SURF

Tiffany Hangse

Development of a Human Thymic Epithelial Co-Culture to Enhance T Cell Maturation

Robust conventional T cell development in vitro remains challenging without the thymic microenvironment. Within this organ are two subsets of highly specialized thymic epithelial cells: cTECs and mTECs. Both arise from a common bipotent progenitor whose differentiation is regulated by the forkhead box transcription factor, FOXN1. FOXN1 also mediates TEC-thymocyte crosstalk and is believed to have postnatal roles in maintaining thymus integrity. Therefore, my research project will explore in vitro TEC differentiation and, subsequently, T cell maturation. I plan to develop a human TEC line overexpressing FOXN1 and then co-culture it with iPS-derived T cell progenitors. I hope that this system may improve in vitro T cell development for adoptive cell therapies. Additionally, the co-culture may have applications in three-dimensional artificial thymic organoids (ATOs) for further enhancing T cell development and understanding thymic organogenesis.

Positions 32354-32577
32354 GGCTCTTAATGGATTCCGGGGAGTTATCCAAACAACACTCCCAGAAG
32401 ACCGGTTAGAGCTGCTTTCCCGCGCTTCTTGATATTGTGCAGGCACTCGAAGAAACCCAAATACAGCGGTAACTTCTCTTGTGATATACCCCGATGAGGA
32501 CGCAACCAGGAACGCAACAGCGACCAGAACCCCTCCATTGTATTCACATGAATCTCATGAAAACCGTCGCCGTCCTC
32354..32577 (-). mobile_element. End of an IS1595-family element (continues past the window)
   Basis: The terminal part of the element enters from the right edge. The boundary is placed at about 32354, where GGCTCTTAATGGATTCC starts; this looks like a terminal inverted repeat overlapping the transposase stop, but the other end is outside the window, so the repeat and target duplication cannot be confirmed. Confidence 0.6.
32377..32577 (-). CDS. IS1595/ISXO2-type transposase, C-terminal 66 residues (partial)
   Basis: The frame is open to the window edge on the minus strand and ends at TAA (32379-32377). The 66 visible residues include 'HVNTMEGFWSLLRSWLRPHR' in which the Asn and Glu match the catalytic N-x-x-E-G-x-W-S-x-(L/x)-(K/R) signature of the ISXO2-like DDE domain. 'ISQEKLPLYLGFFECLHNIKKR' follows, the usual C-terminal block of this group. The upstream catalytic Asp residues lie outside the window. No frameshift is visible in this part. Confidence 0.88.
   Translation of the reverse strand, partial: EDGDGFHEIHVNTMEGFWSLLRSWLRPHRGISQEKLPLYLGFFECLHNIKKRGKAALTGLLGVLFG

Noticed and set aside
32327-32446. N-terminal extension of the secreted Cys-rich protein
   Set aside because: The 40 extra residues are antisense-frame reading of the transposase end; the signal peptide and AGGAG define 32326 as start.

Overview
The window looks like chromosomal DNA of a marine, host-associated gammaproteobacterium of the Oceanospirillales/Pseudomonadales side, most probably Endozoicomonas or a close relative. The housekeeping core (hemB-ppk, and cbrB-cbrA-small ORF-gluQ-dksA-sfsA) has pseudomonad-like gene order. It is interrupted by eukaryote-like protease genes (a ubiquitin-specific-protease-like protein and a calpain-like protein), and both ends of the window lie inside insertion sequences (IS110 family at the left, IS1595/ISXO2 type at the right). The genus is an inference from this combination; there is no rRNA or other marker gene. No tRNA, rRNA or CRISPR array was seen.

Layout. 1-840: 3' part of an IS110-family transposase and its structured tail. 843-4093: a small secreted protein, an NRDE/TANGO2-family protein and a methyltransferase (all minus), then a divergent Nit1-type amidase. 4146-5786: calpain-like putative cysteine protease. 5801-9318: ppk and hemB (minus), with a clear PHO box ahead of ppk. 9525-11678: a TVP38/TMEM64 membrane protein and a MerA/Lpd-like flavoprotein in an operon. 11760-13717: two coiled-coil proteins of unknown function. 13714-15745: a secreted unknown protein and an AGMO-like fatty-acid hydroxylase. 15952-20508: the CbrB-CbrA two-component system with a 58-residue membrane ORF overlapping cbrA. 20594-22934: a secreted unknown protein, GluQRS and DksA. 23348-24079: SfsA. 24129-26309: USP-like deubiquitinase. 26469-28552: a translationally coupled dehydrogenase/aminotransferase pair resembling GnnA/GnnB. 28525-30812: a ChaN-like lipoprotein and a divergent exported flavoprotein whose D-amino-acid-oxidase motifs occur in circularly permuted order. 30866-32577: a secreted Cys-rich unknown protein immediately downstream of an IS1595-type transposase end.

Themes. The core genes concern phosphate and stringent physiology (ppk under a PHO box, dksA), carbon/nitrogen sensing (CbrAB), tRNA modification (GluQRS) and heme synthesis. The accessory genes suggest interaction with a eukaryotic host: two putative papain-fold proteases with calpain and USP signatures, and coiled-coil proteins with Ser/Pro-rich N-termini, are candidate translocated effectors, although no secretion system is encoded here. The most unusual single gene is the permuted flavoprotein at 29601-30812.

Message to Sponsor

This summer fellowship has been a priceless experience for me as both a student and aspiring researcher. Receiving funds to not only only conceptualize but also actually experiment has taught me so much about science beyond the classroom. SURF has definitely inspired me to continue research in translational medicine; therefore, I have decided to apply for an MD/PhD. This decision is not only from inspiration but also from failure: throughout the summer, I realized many frustrations, and often disappointment throughout the project. But more importantly, I learned how to turn that negative energy into perseverance, how to keep my eyes on the bigger picture. It seems a small lesson but I am confident that it is an important one to have for my future endeavors. And so much gratitude to SURF and the Rose Hills Foundation for allowing me to experience and learn such a priceless lesson.
  • Major: MCB, Human Rights
  • Sponsor: Rose Hills Independent